The U.S. Space Force announced Thursday that one of its three major commands will be headquartered at the Space and Missile Systems Center at the Los Angeles Air Force Base in El Segundo.
The Space Systems Command will oversee efforts to develop, acquire, launch and sustain military space systems, according to Rep. Ted Lieu, D-Los Angeles, who co-chairs the California Aerospace Caucus.
“With every passing day, space becomes more critical for our national security and for commercial activities, and I'm pleased that Southern California and Los Angeles Air Force Base will be at the center of an increased emphasis on space,” Lieu said.
“Southern California was already leading the way on aerospace and space innovation, and establishing the Space Systems Command at (the Los Angeles Air Force Base) will position our region for further growth...,” he said. “We are ushering in a new era focused on space, and I'm thrilled Southern California and LA AFB will be at the forefront.”
Lieu, who was stationed himself at the base while on active duty in the Air Force, noted in a Twitter post that while he was a member of the Torrance City Council, he worked to prevent the Department of Defense from closing or moving the base.
According to the U.S. Space Force, the SSC will be responsible for identifying, prototyping and fielding innovative, space-based solutions to support and meet the demands of the National Defense Strategy. It will also provide oversight to science and technology activities of the U.S. Space Force, which has two other major commands along with the SSC: the already-established Space Operations Command and the planned Space Training and Readiness Command.
The base's Space and Missile Systems Center will be redesignated as the SSC, which is expected to launch over summer. First, President Joe Biden will nominate a U.S. Space Force three-star general officer of the SSC, who must be confirmed by the Senate.
Gov. Gavin Newsom called the decision to headquarter the SSC in Southern California “a critical investment in California's vital aerospace and defense industries.”
“My administration made it a priority to push for more federal investment in the defense aerospace industry, and this new Space Systems Command -- which will have nationwide authority over launches and procurement -- is a big win for the innovation economy that has made California the nation's engine of transformative growth, technology and ideas," he said.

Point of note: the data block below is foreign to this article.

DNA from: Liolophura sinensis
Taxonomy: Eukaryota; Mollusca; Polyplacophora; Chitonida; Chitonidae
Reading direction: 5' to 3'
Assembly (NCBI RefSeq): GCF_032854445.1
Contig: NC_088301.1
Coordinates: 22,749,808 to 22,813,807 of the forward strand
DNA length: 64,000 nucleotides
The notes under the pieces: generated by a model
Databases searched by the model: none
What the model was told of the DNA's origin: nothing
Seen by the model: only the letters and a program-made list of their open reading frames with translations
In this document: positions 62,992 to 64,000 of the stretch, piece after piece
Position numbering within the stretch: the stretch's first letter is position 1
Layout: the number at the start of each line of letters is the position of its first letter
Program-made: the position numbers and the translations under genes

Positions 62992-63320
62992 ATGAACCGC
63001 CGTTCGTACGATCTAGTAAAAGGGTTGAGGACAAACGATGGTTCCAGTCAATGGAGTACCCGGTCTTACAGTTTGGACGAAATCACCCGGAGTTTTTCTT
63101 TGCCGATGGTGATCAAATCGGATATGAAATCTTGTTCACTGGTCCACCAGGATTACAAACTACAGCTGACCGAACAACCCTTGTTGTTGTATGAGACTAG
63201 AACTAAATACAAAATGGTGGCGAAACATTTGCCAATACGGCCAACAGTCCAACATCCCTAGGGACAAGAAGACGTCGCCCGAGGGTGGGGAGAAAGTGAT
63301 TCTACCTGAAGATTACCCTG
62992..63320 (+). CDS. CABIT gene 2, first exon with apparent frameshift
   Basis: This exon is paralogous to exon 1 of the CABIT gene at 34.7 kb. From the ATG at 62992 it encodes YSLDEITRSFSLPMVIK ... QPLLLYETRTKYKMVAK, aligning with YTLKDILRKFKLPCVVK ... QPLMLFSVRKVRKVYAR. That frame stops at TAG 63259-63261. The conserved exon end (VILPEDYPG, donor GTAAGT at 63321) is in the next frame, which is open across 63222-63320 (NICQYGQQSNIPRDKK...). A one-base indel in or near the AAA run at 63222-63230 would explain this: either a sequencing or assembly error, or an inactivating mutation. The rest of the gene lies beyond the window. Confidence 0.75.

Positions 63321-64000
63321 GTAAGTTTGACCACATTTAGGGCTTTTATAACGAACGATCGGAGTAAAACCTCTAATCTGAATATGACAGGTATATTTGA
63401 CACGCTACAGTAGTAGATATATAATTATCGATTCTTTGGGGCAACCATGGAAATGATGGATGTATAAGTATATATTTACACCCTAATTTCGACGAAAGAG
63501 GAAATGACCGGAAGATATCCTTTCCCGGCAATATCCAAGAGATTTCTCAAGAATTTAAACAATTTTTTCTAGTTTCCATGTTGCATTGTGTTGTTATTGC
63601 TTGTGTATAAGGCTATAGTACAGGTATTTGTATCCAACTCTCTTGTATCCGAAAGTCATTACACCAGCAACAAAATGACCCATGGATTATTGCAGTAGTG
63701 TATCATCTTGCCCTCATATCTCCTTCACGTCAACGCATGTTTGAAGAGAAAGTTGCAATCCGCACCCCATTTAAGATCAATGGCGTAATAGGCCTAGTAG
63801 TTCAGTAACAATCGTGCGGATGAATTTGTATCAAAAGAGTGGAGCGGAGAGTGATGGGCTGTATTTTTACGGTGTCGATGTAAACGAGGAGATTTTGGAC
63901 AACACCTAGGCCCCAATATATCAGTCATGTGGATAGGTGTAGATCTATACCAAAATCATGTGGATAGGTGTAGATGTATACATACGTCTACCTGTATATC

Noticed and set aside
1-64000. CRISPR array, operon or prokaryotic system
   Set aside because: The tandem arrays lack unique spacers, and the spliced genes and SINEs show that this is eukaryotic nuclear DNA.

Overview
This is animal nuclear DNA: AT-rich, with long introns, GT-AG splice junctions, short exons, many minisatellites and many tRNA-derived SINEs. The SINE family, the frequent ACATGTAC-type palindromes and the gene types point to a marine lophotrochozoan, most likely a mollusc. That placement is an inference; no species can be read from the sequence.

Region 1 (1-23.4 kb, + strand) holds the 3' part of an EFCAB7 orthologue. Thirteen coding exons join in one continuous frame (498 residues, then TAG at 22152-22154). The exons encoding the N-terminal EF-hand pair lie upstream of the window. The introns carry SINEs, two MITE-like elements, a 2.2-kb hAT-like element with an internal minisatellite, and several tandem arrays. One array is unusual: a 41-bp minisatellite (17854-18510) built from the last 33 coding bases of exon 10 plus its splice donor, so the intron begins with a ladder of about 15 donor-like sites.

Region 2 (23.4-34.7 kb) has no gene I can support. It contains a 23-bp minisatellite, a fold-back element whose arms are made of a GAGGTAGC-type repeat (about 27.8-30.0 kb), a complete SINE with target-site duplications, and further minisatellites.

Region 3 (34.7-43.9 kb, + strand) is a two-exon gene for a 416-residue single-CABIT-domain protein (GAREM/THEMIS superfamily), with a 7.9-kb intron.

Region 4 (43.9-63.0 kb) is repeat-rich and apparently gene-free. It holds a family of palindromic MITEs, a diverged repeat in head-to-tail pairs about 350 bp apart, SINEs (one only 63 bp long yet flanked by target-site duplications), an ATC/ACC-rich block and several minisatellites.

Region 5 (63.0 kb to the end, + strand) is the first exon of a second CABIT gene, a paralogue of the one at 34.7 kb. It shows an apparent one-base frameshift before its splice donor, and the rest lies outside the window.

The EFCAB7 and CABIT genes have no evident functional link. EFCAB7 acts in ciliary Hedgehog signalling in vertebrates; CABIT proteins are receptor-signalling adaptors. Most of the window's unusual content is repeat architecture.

Newsom added that the Space Systems Command would mean new good-paying jobs in the region.
Los Angeles County Supervisor Janice Hahn called it “huge news for our region.”
“The L.A. Air Force Base isn't just the anchor for thousands of jobs in SoCal's aerospace industry -- it is the brain trust of the Air Force,” she said. “Today's move is a resounding vote of confidence by the federal government in what has long been a pillar of our local economy -- and in the talented people who work there.”
The SSC will also provide administrative and integration support to the Space Rapid Capabilities Office at Kirtland Air Force Base in New Mexico.
The office currently reports to the Chief of Space Operations.
“The alignment of SSC at (Los Angeles Air Force Base) ensures that the Air Force and Space Force will continue to partner with industry to develop, build and field the most advanced and capable space systems,” said Rep. Ken Calvert, R-Corona, who co-chairs the California Aerospace Caucus with Lieu.
“The challenge before the new Space Systems Command is great: We are in a race for superiority in space, we cannot rely on the antiquated acquisitions practices of the past, but we must move quickly and competently,” Calvert said. “I know the men and women of the U.S. Air Force and Space Force are up to the task and I look forward to the good work that SSC will do.”
Sen. Dianne Feinstein, D-Calif., said: “California remains the driver of innovation in our country, and establishing Space Systems Command here honors our rich tradition in space research and development. I look forward to the continued cooperation between the federal and civilian space industry and the great successes to come.”